James Collins

Professor, Biomedical Engineering
William F. Warren Distinguished Professor
University Professor

Expertise:
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Education:

AB, Physics, College of the Holy Cross
PhD, Medical Engineering, University of Oxford

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Dr. Collins’s research focuses on developing nonlinear dynamical techniques and devices to characterize, improve and mimic biological function. His specific interests include: (1) modeling, designing, and constructing synthetic gene networks; (2) reverse engineering naturally occurring gene regulatory networks; and (3) developing noise-based sensory prosthetics. He is also a Fellow of the American Physical Society, the… Read more

Dr. Collins’s research focuses on developing nonlinear dynamical techniques and devices to characterize, improve and mimic biological function. His specific interests include: (1) modeling, designing, and constructing synthetic gene networks; (2) reverse engineering naturally occurring gene regulatory networks; and (3) developing noise-based sensory prosthetics. He is also a Fellow of the American Physical Society, the Institute of Physics, and the American Institute for Medical and Biological Engineering. In 2003, he received a MacArthur Foundation “Genius Award”, becoming the first bio-engineer to receive this honor.

 

In the Media

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  • Atlas biotech gets $29M to create healing bacteria

    July 22, 2014

    Boston Business Journal James Collins, College of Engineering Eight months after Flagship Ventureslaunched its biotech to develop drugs based on microorganisms in the human body, Atlas Venture today announced $29 million in financing for its entry into that field… Expert quote: “Bacteria have been shown to be an ideal vector for the production and delivery of drugs for […]

  • The war on superbugs

    July 16, 2014

    Science News for Students James Collins, College of Engineering Antibiotics are wonder drugs. They treat a range of bacterial infections, from battle wounds and pneumonia to tuberculosis and pinkeye. But these medicines are losing their edge. Germs are becoming immune to the drugs that had been created to slay them. This dangerous trend has been emerging […]

  • Inside the Din, Cells Fight Noise With Noise

    May 27, 2014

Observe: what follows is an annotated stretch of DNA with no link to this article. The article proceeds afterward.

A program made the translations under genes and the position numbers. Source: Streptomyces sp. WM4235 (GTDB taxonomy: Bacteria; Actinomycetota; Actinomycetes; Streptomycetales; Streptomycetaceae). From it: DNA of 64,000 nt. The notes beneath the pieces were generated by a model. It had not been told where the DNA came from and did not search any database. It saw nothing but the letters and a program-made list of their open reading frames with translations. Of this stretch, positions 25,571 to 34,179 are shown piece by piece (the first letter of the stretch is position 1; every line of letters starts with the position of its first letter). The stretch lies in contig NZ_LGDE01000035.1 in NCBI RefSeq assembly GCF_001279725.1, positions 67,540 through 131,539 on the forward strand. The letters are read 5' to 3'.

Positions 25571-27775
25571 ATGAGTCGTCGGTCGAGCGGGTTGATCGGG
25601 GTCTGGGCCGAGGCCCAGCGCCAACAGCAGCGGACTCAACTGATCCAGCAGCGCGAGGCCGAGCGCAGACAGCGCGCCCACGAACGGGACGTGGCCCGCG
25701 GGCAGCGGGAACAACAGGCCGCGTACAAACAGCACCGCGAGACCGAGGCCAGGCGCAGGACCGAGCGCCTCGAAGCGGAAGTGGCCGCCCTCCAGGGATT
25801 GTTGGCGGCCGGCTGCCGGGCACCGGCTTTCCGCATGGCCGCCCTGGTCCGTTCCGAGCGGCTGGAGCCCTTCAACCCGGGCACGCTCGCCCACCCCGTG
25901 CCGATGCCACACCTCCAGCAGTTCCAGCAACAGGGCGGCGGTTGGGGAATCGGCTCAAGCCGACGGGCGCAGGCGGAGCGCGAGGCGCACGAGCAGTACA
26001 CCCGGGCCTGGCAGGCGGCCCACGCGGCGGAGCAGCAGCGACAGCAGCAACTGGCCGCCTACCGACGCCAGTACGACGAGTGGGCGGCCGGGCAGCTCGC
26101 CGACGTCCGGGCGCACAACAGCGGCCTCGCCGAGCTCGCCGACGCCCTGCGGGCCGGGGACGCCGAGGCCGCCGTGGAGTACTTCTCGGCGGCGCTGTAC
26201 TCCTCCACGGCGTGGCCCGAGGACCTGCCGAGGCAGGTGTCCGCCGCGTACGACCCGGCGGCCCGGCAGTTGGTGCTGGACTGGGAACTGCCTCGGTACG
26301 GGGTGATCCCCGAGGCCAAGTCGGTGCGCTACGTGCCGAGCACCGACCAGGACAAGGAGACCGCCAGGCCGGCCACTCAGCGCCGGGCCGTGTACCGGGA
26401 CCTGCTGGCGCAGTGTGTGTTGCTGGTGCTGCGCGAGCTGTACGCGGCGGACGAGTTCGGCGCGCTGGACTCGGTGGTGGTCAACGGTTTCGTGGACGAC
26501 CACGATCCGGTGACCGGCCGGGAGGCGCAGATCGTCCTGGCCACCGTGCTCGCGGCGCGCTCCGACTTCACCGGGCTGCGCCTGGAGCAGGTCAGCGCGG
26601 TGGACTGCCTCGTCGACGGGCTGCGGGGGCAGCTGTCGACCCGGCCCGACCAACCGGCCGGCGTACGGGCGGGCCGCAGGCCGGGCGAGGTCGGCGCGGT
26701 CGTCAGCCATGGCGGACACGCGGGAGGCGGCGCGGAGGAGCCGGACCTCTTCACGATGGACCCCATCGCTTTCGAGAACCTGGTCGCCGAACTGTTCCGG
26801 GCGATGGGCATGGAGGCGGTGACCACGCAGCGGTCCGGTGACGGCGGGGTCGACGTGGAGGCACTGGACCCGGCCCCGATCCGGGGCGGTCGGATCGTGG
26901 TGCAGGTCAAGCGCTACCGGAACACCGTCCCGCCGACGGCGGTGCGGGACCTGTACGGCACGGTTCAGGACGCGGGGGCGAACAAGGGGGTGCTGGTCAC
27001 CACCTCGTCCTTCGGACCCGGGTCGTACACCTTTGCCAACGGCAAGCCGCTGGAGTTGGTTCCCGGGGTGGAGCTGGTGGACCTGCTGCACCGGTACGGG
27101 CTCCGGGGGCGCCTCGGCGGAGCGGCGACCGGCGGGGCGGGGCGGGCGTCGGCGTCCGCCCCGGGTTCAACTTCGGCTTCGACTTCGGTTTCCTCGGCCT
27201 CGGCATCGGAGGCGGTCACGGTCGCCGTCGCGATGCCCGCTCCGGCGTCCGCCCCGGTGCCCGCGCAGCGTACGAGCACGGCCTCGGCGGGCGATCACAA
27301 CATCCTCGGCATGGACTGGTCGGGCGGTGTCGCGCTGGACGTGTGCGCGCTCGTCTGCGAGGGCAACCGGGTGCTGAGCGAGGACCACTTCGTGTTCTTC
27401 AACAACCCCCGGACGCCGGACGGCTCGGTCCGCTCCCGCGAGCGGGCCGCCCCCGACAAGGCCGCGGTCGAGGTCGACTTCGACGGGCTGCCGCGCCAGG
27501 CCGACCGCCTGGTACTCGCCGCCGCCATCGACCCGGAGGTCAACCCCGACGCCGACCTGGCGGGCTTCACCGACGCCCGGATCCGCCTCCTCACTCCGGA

Quanta Magazine James Collins, College of Engineering For cellphone whisperers, families that live near highways, airports or trains, music-loving commuters, and even individual cells, noise is an inescapable fact of life… Expert quote: “It’s like when the president gives a State of the Union address, and they send one member of the cabinet to an […]

  • Defeating the ‘superbugs’: New inventions to kill drug-resistant disease

    May 22, 2014

    Al Jazeera America James Collins, College of Engineering In the battle against disease-causing microbes, the bugs now seem to be winning. Antibiotic drugs, which were once so good at eliminating bacterial infections of all kinds, are rapidly losing the ability to control disease, a problem that gets worse every year… Expert quote: “You could use […]

  • Balance training moves to high-end gyms

    April 23, 2014

    Boston Globe (subscription required) James Collins, College of Engineering Athletes of all ages are working on their stability to improve stamina and minimize injuries… Expert quote: “But now we are looking at possible markets that would include performance enhancement for people in their 30s, 40s, and 50s. These [shin and knee wraps] could play a […]

  • Overcoming Resistance

    April 1, 2014

    The Scientist James Collins, College of Engineering Although researchers and drug developers have been sounding warnings for years about bacteria out-evolving medicine’s arsenal of antibiotics, the crisis is coming to a head. In the United States alone, some 23,000 people are killed each year by infections caused by drug-resistant bacteria, according to the Centers for […]

  • Scientists produce synthetic yeast chromosome, with help from Hopkins students

    March 27, 2014

    The Baltimore Sun James Collins, College of Engineering With the help of Johns Hopkins biomedical engineering students who spent years stringing bits of DNA together, scientists have built the world’s first synthetic yeast chromosome, which eventually could help the production of drugs, vaccines, biofuels and even beer… Expert quote: “This development enables new experiments on […]

  • Scientists Create Synthetic Yeast Chromosome (And Unlock the Future of Beer)

    March 27, 2014

    Popular Mechanics James Collins, College of Engineering From pest-resistant corn to creepy glowing fish, genetically engineered organisms are creeping into our lives. But most of today’s GMOs vary marginally from the original animal or plant—there is an addition or deletion of a couple genes, which is like adding or scrubbing a line from Hamlet and […]

  • Scientists create first ‘designer chromosome’

    March 27, 2014

    USA Today James Collins, College of Engineering Researchers have chopped, spliced and manipulated DNA to craft the first extensively modified “designer chromosome,” a genetic structure carefully engineered to spur scientific discovery… Expert quote: “The result is a tour-de-force in synthetic biology.” View full article

  • Can plants take on new roles with tiny carbon materials?

    March 23, 2014

    USA Today James Collins, College of Engineering Infusing tiny carbon particles into plants could boost their photosynthesis but also help in their abilities to monitor for pollution and the presence of biochemicals… Expert quote: “I thought it was fascinating. This opens up more rapid ways you can modify organisms together.” View full article

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